"Both, I hope." He picked up Lois's left hand and held it out so they could both examine the ring. "Or maybe because you're happy about this?" As his gaze flickered back to her face, however, he felt his worries begin to resurface. "You are, aren't you?"

"Happy about getting married?" Smiling softly, Lois intertwined her fingers with his and gave his hand a reassuring squeeze. "Yeah … I am." After a moment, however, she rested her cheek against his chest and sighed. "It's just not how I had pictured us as newlyweds, that's all."

Hearing the doubt had returned to her voice, Clark began to stroke her hair. "Because of the baby?" he asked gently.

Lois slowly nodded, clearly searching for the words. "It's just … when you first get married, you're supposed to be carefree. Making love at every opportunity, vacationing in exotic places." He heard her give a rueful laugh. "Instead I'll probably be too busy with morning sickness to want to do anything."

Instead of being disappointed at what he was supposed to be missing, Clark only furrowed his brow with concern. "Have you been feeling sick?" he asked.

"No," Lois answered slowly. "Not yet, at least. Just kind of tired."

"But you'd tell me if you were, right? And if there was anything I could do to help?"

A little smile quirked at her lips. "Carry the kid for me? Give birth?"

Clark couldn't help but smile. "You know, I might just have to draw the line there."

"Lot of help you are," she shot back, but her smile proved she was only teasing.

Pressing an affectionate kiss to her forehead, Clark propped himself up on one elbow. "You know, we can still take an exotic vacation … we do have a honeymoon coming up, after all."

Lois's eyebrows rose in interest. "Gosh, I hadn't even thought about that … where should we go?"

"Well," Clark said with a shrug, "with Superman Airlines, we can pretty much go anywhere, so I'd say the sky's the limit." He grinned. "Literally." When that earned him a chuckle, he continued more thoughtfully. "I mean, we won't have many vacation days left after this week, but I think Perry would be willing to spot us a few extra if we told him it was for a honeymoon." He gave a little laugh. "After he picked himself up off the floor, that is."

Lois laughed with him, even as she shook her head. "Everyone is going to be so shocked." After a moment, though, she sighed. "But they're all going to know, you know. Even if we don't say anything right away, they're all going to do the math and figure out that I got pregnant, and they're going to assume that I made you marry me."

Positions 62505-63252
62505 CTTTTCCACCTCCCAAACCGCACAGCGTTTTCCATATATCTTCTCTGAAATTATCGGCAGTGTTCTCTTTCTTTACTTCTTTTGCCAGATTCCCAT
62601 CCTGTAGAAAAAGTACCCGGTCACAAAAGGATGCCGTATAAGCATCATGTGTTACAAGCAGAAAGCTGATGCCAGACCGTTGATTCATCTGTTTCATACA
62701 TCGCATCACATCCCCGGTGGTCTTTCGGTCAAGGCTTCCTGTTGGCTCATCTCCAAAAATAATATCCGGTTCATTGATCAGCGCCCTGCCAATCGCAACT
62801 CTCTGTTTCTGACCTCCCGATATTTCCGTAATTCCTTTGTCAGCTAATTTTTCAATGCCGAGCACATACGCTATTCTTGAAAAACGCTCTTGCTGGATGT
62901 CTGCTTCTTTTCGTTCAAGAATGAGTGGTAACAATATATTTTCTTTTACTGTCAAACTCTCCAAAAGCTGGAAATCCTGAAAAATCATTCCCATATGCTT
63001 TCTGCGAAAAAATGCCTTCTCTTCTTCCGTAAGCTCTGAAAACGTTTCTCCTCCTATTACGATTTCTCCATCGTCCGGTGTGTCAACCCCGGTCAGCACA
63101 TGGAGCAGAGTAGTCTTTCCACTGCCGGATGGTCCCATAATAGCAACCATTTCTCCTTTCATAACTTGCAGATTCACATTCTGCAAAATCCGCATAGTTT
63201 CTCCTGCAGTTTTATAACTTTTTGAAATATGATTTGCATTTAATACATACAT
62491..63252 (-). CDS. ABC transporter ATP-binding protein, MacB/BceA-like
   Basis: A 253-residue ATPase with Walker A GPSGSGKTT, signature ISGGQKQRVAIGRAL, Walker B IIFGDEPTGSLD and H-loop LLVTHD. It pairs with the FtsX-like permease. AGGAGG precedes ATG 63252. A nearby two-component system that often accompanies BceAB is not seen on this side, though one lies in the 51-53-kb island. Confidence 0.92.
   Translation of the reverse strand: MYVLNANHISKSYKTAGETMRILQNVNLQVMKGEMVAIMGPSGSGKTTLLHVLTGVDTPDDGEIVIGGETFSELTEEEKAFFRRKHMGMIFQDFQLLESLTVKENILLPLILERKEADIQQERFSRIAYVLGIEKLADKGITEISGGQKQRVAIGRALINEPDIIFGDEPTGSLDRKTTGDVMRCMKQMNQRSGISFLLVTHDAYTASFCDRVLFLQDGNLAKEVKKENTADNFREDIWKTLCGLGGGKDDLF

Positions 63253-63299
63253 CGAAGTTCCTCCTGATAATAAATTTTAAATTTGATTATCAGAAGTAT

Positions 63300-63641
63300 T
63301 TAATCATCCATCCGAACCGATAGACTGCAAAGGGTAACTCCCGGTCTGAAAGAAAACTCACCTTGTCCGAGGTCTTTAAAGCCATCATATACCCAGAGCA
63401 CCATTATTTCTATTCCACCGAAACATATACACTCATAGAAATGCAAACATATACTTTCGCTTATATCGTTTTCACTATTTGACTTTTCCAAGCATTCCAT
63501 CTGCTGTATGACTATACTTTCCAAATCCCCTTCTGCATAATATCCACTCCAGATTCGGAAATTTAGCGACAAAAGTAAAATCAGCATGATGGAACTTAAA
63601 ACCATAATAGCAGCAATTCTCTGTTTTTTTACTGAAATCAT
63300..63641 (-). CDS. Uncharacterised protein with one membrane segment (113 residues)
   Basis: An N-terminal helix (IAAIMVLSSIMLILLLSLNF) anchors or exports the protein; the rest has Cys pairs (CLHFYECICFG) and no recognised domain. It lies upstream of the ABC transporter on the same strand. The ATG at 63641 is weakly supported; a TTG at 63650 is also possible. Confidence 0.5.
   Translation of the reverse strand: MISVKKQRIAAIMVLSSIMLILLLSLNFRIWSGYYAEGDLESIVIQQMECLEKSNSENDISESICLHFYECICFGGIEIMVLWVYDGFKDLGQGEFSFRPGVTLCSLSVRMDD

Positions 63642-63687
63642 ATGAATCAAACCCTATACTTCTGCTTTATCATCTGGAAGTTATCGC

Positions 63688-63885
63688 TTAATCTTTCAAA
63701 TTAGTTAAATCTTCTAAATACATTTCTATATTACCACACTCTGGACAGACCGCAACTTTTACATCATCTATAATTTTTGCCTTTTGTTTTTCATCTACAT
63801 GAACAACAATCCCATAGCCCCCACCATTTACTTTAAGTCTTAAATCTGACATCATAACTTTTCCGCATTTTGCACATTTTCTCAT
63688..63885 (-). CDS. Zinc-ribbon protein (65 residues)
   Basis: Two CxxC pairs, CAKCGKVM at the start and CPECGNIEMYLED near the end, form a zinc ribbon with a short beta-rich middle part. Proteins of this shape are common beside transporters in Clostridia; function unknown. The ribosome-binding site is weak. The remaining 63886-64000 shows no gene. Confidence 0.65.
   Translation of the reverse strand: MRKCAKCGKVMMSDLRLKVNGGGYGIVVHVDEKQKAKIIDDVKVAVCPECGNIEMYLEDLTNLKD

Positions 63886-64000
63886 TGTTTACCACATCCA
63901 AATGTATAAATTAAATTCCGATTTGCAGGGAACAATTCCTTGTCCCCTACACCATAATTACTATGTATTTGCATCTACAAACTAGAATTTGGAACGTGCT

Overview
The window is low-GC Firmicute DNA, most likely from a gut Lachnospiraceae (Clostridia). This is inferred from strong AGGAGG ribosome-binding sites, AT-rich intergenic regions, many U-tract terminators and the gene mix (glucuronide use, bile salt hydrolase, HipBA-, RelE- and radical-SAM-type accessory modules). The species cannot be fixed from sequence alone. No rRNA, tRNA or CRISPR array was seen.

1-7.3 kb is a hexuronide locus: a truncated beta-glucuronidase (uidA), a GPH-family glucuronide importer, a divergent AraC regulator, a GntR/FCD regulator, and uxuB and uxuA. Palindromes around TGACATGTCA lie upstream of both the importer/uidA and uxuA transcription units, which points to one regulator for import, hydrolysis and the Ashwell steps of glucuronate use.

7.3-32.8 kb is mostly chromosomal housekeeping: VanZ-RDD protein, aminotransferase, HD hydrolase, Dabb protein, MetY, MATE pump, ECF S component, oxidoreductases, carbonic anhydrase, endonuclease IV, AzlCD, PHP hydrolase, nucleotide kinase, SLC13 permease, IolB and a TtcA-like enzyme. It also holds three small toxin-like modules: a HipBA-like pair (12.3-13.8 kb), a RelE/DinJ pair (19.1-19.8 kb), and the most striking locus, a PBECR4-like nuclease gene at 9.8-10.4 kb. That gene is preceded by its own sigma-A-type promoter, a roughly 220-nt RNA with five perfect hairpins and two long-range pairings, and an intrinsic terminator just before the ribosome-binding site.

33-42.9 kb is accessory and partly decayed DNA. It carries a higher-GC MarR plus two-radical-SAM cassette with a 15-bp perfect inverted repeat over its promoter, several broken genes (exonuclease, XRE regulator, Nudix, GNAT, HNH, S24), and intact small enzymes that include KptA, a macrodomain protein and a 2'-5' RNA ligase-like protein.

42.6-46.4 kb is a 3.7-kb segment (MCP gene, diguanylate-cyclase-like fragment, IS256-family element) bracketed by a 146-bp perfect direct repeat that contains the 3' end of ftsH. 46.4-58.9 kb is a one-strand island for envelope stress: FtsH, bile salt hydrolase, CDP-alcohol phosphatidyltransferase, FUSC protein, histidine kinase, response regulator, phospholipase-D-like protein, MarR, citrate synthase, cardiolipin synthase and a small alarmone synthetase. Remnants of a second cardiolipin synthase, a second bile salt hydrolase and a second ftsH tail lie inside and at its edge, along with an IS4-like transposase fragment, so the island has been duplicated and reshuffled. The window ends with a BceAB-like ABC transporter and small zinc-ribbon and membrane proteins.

"Lois! What a thing to—"

"No, Clark, it's what they're going to say," she reiterated, her voice taking on a weary tone. "I've been on the receiving end of the rumor mill before and, trust me, it can be really vicious."

"Well, anyone who gets vicious with you is going to have to answer to me," he retorted protectively. "And after I teach them some manners, I'll tell them that it's none of their business!"

The firmness in his tone earned him a smile. "My hero," she teased gently, giving him a hug. But Clark couldn't miss the resignation in her voice.

Suddenly, a new thought occurred to him. "Hey, remember when I told you about Superman? How I told you that I hadn't really lied, that I'd just told you certain facts—"

"To keep me from finding out about certain other facts." Lois rolled her eyes. "Believe me, I remember."

Clark couldn't help but chuckle at her response, but as he quickly warmed to his idea, his voice grew more animated. "Why couldn't we do something similar when it comes to this information? Not lie, exactly, but put our own spin on it before anyone else has a chance to?"

Lois shook her head, confused. "You've lost me."

"Well, everyone knows we've been planning this vacation for weeks, right?"

"Right …"

"And if we come home from our vacation already married …"